Blue or purple.




Petin. southward and westward.

Time Of Bloom

July August.

Flowers: downy; loosely clustered in a terminal raceme. Calyx: of five irregular sepals, one being prolonged into a large spur. Corolla: of four petals in pairs; the upper pair projecting backward long spurs which are enwrapped in the spur of the calyx; the lower pair raised with short claws. Stamens: numerous. Pistils: three, forming in fruit as many erect pods. Leaves: alternate; palmately divided into three, or five divisions. Stem: three to five feet high.

The larkspurs form en masse an exquisite bunch of blending, beautiful colours. They are dignified flowers and until examined critically appear to be symmetrical. Their organs, however, are all irregular.

Tall Larkspur Delphinium urceolatum 184

D. tricorne, called also stagger-weed, is the dwarf larkspur which brightens the open woods with its long, loose clusters of bright blue or white flower. It effects a close soil and. is found mostly southward and westward from Pennsylvania. The stem is from six to twelve inches high and smooth. The leaves are deeply five-parted and the roots are tuberous.

In common with nearly all the larkspurs, of which there are over twenty-five species native to the United States, the plant possesses poisonous properties, and is especially harmful to cattle in April if they indulge too freely in its fresh, green shoots. It is from this fact that it has derived its name of stagger-weed.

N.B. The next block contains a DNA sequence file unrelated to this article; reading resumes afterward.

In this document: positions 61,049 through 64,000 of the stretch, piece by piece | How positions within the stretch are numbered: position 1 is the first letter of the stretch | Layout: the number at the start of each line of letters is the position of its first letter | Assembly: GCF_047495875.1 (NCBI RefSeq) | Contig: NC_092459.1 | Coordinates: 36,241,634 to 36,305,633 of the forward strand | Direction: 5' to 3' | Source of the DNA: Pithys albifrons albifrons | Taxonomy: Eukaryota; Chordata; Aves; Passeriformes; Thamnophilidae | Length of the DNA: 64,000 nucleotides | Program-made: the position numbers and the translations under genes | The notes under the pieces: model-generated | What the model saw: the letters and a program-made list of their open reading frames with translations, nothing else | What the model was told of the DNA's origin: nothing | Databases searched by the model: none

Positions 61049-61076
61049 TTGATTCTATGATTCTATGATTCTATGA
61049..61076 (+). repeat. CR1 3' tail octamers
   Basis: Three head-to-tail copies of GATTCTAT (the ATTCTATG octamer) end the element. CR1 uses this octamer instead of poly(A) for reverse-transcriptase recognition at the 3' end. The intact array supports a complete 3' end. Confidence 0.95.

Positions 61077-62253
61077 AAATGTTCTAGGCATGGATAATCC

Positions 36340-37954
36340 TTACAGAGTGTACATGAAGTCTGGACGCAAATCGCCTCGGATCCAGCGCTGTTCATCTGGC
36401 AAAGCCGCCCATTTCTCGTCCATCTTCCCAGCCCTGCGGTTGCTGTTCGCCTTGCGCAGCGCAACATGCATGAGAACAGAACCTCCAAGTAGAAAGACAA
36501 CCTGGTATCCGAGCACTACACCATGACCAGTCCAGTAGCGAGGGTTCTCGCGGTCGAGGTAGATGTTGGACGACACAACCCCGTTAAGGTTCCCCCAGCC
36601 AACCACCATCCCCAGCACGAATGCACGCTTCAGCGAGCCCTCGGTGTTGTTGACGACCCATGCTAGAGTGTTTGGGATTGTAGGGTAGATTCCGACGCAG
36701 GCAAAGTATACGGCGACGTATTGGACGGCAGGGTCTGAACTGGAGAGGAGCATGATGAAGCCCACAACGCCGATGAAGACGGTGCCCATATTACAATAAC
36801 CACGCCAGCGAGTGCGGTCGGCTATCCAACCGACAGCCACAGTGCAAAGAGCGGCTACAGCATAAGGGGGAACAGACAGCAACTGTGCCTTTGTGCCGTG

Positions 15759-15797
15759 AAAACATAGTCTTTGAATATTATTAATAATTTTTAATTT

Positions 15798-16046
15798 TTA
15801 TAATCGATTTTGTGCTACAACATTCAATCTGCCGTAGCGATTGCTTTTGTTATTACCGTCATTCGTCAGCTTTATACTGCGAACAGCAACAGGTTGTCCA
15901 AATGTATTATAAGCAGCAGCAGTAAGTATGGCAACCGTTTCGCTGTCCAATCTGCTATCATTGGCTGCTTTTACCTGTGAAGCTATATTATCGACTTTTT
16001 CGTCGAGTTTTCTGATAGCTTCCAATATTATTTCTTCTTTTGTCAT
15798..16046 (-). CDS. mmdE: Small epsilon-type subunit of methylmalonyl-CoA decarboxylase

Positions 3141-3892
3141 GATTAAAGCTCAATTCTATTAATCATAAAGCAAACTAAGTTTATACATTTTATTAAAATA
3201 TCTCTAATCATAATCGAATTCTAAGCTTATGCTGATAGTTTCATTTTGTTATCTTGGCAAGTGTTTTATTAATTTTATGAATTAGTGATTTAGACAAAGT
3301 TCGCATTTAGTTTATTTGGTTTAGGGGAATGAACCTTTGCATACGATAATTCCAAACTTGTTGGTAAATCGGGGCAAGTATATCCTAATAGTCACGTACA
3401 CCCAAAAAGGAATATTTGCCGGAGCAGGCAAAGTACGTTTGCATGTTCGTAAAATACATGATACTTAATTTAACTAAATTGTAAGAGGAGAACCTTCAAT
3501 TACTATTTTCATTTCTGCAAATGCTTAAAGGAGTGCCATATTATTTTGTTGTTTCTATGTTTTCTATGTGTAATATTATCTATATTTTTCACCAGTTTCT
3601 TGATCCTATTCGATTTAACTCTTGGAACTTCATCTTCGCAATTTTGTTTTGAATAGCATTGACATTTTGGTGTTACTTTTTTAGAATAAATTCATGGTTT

D. Carolinianam, Carolina larkspur, Plate CX, has azure, pink or white flowers that are somewhat smaller. It is a downy plant, from one to three feet high.

D. Ajacis, with which we are familiar in old gardens, is similar to a hyacinth, and has flowers crowded in a long, close raceme. The spur is short and the pods very downy. On the front of the united petals there are two marks which are supposed to be the letters A. I. There is a pretty legend connected with it.

When Ajax and Ulysses presented themselves as claimants for the armour of the treacherously slain Achilles, the Greeks awarded it to Ulysses; and by so doing placed wisdom before valour. Ajax, on hearing the decision, slew himself, and from the spot where his blood touched the ground a lovely flower sprang up, bearing on its petals the two first letters of his name, Ajax, or Aiai, which is the Greek for woe.